The SEPTA train then rolled to a stop, and train officials made “a pretty startling announcement that an object had gone through the window” and that “the engineer was covered in glass,” said another SEPTA passenger, Scott Knowles, an associate professor of history at Drexel University.
Both Knowles and Price said they saw the Amtrak train pass by, shortly before it crashed.
Meanwhile, on Friday, the last of the wrecked cars were removed from the scene and a funeral was held in Long Island, N.Y., for one of the passengers killed in the crash.
Midshipman Justin Zemser, 20, who was traveling from the U.S. Naval Academy in Annapolis, Md., to his home in Rockaway Beach in Queens, was “a phenomenal young man” who “had this quiet strength about him,” said Capt. Brandy Soublet, the academy’s commandant of midshipmen.
Amtrak has taken responsibility for the crash. In a letter posted on the rail line’s website, Joseph Boardman, Amtrak’s president and chief executive, said the railroad was cooperating fully in the investigation.
“With truly heavy hearts, we mourn those who died. Their loss leaves holes in the lives of their families and communities,” Boardman wrote. “Amtrak takes full responsibility and deeply apologizes for our role in this tragic event.”
He said the railroad’s goal was “to fully understand what happened and how we can prevent a similar tragedy from occurring in the future.”
Amtrak is hoping to resume partial service on Monday and full service by Tuesday.
At the crash site, the train ripped up rails and knocked down power lines. Workers on Friday were beginning to drill holes for new utility poles and preparing to pour concrete. The last of the seven passenger cars was hauled away on a flatbed truck to an Amtrak facility in Delaware for further study.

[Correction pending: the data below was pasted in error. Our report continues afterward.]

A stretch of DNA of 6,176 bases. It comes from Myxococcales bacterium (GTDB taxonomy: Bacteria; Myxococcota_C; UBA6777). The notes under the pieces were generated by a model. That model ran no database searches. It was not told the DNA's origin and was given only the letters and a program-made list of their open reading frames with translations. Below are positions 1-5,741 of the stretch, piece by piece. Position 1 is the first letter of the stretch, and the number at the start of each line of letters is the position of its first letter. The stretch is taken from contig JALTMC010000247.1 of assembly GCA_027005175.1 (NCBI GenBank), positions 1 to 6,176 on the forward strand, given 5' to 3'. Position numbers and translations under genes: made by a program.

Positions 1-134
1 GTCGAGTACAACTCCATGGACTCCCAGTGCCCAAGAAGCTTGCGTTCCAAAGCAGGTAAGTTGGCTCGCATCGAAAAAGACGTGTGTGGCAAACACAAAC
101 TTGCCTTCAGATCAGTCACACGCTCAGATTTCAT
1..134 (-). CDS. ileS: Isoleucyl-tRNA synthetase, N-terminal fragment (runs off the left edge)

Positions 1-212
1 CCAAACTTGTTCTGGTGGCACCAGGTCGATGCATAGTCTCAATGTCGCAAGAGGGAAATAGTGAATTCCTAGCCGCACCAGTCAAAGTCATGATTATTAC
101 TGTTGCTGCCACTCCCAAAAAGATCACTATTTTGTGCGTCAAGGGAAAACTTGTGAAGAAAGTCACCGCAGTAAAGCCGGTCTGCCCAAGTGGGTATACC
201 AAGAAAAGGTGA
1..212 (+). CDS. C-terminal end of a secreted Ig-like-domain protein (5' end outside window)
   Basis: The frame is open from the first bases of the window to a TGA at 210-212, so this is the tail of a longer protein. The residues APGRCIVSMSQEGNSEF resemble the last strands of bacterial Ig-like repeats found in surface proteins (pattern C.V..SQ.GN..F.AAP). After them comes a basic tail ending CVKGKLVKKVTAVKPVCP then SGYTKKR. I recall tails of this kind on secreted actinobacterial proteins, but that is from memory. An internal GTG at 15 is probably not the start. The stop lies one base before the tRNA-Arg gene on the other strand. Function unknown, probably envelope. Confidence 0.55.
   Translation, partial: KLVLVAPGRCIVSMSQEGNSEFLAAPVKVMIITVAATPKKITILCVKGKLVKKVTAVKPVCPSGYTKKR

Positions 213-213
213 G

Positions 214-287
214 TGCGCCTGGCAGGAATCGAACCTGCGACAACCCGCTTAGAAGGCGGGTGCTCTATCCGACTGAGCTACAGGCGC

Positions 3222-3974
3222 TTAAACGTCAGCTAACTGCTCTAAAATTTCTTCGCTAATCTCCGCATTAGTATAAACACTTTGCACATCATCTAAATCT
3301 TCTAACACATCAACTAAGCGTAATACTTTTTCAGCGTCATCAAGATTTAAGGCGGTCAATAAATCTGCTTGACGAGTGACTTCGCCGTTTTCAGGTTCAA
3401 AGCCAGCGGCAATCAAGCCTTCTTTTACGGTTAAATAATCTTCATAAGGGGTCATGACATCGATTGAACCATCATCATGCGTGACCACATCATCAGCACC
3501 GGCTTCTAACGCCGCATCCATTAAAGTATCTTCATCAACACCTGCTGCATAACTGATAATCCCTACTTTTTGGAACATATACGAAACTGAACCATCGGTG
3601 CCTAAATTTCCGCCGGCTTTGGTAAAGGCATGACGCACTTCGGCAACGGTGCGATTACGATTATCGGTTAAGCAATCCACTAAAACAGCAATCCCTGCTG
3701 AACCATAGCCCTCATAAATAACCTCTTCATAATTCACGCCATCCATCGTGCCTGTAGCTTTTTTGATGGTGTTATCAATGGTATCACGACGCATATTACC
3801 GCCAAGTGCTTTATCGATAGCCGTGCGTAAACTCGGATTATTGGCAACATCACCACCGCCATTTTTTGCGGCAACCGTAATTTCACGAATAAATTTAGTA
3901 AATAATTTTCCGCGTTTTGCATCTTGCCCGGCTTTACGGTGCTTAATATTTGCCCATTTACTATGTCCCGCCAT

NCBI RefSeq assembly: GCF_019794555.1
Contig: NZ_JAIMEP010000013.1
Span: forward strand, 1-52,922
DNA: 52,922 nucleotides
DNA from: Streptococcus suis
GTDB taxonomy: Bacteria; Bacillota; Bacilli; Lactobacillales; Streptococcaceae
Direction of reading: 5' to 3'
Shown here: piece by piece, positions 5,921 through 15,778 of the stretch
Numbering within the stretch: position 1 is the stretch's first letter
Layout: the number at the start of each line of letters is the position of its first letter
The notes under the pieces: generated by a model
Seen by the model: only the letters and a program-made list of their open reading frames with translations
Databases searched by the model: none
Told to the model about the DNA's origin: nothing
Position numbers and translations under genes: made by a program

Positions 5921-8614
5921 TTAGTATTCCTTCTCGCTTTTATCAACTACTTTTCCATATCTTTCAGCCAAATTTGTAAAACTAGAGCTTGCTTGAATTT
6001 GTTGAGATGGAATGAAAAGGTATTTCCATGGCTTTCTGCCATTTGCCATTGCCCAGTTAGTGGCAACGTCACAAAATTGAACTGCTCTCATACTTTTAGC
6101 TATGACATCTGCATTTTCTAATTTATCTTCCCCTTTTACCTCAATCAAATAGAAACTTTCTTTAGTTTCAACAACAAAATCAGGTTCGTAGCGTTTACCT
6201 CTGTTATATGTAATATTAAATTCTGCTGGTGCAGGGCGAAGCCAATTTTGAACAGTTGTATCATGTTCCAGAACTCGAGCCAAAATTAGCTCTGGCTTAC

Litigation stemming from the wreck began on Thursday.
Bruce Phillips, an Amtrak employee who was heading to New York City as a passenger in one of the rear cars, sued the railroad, claiming he sustained injuries including trauma to the brain. The suit seeks more than $150,000 in damages.
Bostian has been an Amtrak engineer for four years and six months, and before that was an Amtrak passenger conductor from 2006 to 2010, according to a LinkedIn profile under his name.
A few hours after the crash, Bostian changed his Facebook profile picture to a black rectangle as friends posted messages of support. The engineer’s hometown was listed as Memphis, Tenn.
Bostian attended the University of Missouri in Columbia, where his LinkedIn profile said he attained a bachelor’s degree in business administration and management. He was also a member of Acacia, a service fraternity, and in recent years was lesbian, gay, bisexual and transgender rights advocate while living in San Francisco and New York City, according to a news article.
Goggin said he believed part of Bostian’s memory loss was due to his concussion.
“I can tell you he was distraught when he learned of the devastation,” Goggin said. “He was distraught.”
Times staff writers Kurtis Lee and Matt Pearce contributed to this report.